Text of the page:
Today the Western Cape High Court will hear an urgent application by the Bromwell Street families, who are facing eviction, to compel the City of Cape Town to give them alternative housing.
The 28 families are set to be evicted on Monday, 26 September, by landowners The Woodstock Hub, who want to erect an apartment block in place of the block of semi-detached houses.
This after Mayor Patricia De Lille said it was a private matter and she couldn’t assist the families as a group, and encouraged them to apply for social housing.
But the families say De Lille has a legal duty to provide them with temporary housing close to where they are living, and have even provided her with a map showing vacant City-owned land.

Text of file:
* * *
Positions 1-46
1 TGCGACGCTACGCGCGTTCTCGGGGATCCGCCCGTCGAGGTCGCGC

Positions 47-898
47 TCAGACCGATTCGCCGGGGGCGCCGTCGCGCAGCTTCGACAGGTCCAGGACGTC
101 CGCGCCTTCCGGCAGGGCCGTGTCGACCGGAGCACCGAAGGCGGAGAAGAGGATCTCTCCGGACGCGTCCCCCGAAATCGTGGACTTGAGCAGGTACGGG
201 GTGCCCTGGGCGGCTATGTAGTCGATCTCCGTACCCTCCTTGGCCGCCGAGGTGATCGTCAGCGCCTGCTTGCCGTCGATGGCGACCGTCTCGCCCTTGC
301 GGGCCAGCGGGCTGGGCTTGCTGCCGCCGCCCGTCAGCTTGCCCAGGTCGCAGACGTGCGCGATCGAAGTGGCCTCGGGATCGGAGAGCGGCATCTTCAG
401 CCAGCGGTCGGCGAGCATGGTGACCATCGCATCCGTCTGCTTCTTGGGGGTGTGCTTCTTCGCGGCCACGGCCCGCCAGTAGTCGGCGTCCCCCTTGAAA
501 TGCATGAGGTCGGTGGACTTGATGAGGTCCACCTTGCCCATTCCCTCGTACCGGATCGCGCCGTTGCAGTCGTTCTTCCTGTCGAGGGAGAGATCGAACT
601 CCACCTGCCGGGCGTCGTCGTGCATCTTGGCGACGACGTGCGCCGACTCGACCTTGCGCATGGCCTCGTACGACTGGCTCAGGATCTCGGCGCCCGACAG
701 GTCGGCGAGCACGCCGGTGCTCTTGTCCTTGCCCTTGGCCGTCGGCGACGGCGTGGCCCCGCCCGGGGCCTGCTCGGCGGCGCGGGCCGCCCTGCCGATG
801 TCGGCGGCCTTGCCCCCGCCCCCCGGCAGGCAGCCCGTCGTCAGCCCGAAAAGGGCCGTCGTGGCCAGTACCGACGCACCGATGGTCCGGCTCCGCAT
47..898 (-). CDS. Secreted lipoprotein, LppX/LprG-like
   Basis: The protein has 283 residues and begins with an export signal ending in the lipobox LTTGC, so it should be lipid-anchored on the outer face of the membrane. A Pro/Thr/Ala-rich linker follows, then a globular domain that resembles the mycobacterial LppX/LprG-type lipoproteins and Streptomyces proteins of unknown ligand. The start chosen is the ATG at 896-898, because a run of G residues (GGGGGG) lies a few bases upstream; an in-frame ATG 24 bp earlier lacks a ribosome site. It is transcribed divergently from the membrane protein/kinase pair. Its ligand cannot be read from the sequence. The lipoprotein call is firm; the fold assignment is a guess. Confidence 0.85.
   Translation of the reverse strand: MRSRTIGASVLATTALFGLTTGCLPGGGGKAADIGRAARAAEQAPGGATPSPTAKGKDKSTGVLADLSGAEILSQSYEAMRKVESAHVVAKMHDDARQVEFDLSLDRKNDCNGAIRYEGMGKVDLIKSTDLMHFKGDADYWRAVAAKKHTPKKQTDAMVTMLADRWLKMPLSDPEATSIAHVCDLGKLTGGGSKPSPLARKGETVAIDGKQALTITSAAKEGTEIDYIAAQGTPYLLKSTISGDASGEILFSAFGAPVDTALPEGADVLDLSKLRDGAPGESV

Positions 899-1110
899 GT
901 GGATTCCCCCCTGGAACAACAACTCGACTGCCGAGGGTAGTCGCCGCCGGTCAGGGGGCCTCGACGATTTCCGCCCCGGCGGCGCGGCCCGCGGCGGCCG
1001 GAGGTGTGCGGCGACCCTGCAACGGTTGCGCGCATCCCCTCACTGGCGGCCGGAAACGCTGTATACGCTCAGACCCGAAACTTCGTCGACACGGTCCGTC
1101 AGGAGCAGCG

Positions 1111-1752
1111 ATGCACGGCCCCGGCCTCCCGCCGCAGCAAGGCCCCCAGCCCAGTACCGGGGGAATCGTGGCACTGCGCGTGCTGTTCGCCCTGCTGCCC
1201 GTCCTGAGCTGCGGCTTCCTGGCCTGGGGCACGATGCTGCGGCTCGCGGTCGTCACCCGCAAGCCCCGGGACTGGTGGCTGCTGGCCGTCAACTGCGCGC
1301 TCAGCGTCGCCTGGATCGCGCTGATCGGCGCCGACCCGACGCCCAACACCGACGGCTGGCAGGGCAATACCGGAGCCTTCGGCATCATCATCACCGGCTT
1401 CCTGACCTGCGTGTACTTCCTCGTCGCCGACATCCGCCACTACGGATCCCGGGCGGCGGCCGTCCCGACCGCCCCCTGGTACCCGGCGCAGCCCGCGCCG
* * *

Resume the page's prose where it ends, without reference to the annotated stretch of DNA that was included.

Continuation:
There have been cases in South Africa before where courts ruled in favour of residents, say lawyers from Ndifuna Ukwazi Law Centre who are assisting the victims.
They cited a Constitutional Court ruling in 2011 where the City of Johannesburg was forced to give houses to land invaders who occupied Blue Moonlight Properties.
“This application should pave the way for a City of Cape Town programme to give evictees temporary alternative accommodation, as near as possible to the homes from which they are evicted,” says Ndifuna Ukwazi’s Daneel Knoetze.
“We know the City has the necessary precedents to draw upon and the land available for them to fulfil this obligation to Bromwell Street and other evicted families, especially those in the Woodstock/Salt River area,” says Knoetze.
Spokesperson for the Mayor, Pierrinne Leukes says :“Although a thorough investigation hasn’t been completed regarding the vacant spaces, it appears most of the land identified is not owned by the City and those owned by the City are already earmarked/committed to either housing development and/or provision of services in terms of the City’s mandate.